Feeds

NHS fined £375k after stolen patient data flogged on eBay

Hospital bosses appeal against ICO's stiffest punishment yet

Choosing a cloud hosting partner with confidence

The Information Commissioner is proposing to issue its heaviest ever fine for a breach of UK data protection laws. It proposes fining a health body after patient records were stolen from a hospital and sold on eBay.

Brighton and Sussex University Hospitals NHS Trust told Out-Law.com that hard drives containing patient data had been sold on the auction website by a contractor it employed to destroy them. A spokesperson for the Information Commissioner's Office (ICO) said the watchdog had proposed fining the Trust £375,000 over the incident. The Trust has challenged the suggested penalty. "We were the victims of a crime," Duncan Selbie, chief executive of Brighton and Sussex University Hospitals NHS Trust said in a statement. "We subcontracted the destruction of these hard drives to a registered contractor who subsequently sold them on eBay."

"As soon as we were alerted to this we informed the police and with their help we recovered all the hard drives stolen by this individual," he said. "We are confident that there is a very low risk of any of the data from them having passed into the public domain. We have subsequently received a Notice from the Information Commissioner’s Office proposing a fine of £375,000 which we are, in the circumstances, challenging."

Under the Data Protection Act (DPA) organisations must take "appropriate technical and organisational measures ... against unauthorised or unlawful processing of personal data and against accidental loss or destruction of, or damage to, personal data". The law requires organisations to be extra protective over sensitive personal data, such as patient medical records. In a statement the ICO said it is "currently making inquiries into a possible breach of the Data Protection Act and is unable to speculate on what action will be taken at this time."

The data was lost from Brighton General Hospital in September 2010, according to a report by the BBC.

Under the DPA the ICO has the power to issue penalties of up to £500,000 for serious data breaches. The ICO can issue notices indicating to organisations responsible for the data what punishment, if any, it considers appropriate for the breach but can decide to alter or withdraw the proposed penalty in a final determination if representations made by those organisations persuade it to do so.

The biggest fine the ICO has ever issued is £130,000. The watchdog fined Powys County Council the money after pages from a child protection report were wrongly included as part of a separate document sent to a member of the public.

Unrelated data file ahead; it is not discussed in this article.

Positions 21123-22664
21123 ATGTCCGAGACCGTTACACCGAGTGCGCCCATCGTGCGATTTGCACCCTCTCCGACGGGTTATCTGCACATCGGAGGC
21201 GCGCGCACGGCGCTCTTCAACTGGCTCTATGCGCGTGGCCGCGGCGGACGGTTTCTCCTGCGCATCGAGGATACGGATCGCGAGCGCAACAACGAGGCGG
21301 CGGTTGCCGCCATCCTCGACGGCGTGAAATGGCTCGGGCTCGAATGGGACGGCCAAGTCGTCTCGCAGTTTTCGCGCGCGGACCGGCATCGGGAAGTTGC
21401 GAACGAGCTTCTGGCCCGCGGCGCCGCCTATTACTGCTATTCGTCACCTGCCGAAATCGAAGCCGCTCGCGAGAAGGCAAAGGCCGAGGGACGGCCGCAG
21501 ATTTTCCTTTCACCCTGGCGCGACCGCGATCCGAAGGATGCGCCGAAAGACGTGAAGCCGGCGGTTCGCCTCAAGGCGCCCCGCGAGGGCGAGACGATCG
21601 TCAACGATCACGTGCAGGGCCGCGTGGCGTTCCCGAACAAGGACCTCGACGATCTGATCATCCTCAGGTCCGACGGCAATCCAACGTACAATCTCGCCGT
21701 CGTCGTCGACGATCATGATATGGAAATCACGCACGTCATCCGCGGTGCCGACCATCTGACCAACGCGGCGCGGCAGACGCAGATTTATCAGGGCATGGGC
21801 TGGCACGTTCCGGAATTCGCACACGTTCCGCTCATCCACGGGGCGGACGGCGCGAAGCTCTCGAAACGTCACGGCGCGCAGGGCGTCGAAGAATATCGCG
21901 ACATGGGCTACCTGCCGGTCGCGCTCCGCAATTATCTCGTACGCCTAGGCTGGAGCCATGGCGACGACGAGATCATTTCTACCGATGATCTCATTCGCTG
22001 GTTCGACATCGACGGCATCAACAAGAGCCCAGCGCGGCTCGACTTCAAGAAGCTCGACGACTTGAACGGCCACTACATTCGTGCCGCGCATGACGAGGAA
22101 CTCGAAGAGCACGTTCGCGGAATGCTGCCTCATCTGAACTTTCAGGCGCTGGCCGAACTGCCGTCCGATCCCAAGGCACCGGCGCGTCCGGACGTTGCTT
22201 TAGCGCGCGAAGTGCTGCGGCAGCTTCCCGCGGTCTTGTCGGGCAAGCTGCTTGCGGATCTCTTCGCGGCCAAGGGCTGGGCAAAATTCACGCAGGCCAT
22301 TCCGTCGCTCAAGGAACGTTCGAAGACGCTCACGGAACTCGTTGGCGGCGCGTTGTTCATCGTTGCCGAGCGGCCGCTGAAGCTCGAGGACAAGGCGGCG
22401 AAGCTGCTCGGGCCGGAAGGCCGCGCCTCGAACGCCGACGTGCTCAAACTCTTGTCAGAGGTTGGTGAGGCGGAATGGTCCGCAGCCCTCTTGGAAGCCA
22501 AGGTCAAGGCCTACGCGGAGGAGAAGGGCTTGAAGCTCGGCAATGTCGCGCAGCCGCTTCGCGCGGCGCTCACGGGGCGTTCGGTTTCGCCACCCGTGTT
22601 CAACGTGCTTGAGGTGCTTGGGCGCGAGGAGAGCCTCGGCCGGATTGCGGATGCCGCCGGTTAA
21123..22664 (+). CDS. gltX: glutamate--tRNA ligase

The ICO recently published an information rights strategy in which it detailed its intention to give "particular regulatory attention" to health organisations as part of prioritisation of its enforcement action.

Copyright © 2012, OUT-LAW.com

OUT-LAW.COM is part of international law firm Pinsent Masons.

Intelligent flash storage arrays

More from The Register

next story
Scrapping the Human Rights Act: What about privacy and freedom of expression?
Justice minister's attack to destroy ability to challenge state
WHY did Sunday Mirror stoop to slurping selfies for smut sting?
Tabloid splashes, MP resigns - but there's a BIG copyright issue here
Google hits back at 'Dear Rupert' over search dominance claims
Choc Factory sniffs: 'We're not pirate-lovers - also, you publish The Sun'
EU to accuse Ireland of giving Apple an overly peachy tax deal – report
Probe expected to say single-digit rate was unlawful
Inequality increasing? BOLLOCKS! You heard me: 'Screw the 1%'
There's morality and then there's economics ...
Hey Brit taxpayers. You just spent £4m on Central London ‘innovation playground’
Catapult me a Mojito, I feel an Digital Innovation coming on
While you queued for an iPhone 6, Apple's Cook sold shares worth $35m
Right before the stock took a 3.8% dive amid bent and broken mobe drama
EU probes Google’s Android omerta again: Talk now, or else
Spill those Android secrets, or we’ll fine you
prev story

Whitepapers

A strategic approach to identity relationship management
ForgeRock commissioned Forrester to evaluate companies’ IAM practices and requirements when it comes to customer-facing scenarios versus employee-facing ones.
Storage capacity and performance optimization at Mizuno USA
Mizuno USA turn to Tegile storage technology to solve both their SAN and backup issues.
High Performance for All
While HPC is not new, it has traditionally been seen as a specialist area – is it now geared up to meet more mainstream requirements?
Beginner's guide to SSL certificates
De-mystify the technology involved and give you the information you need to make the best decision when considering your online security options.
Security for virtualized datacentres
Legacy security solutions are inefficient due to the architectural differences between physical and virtual environments.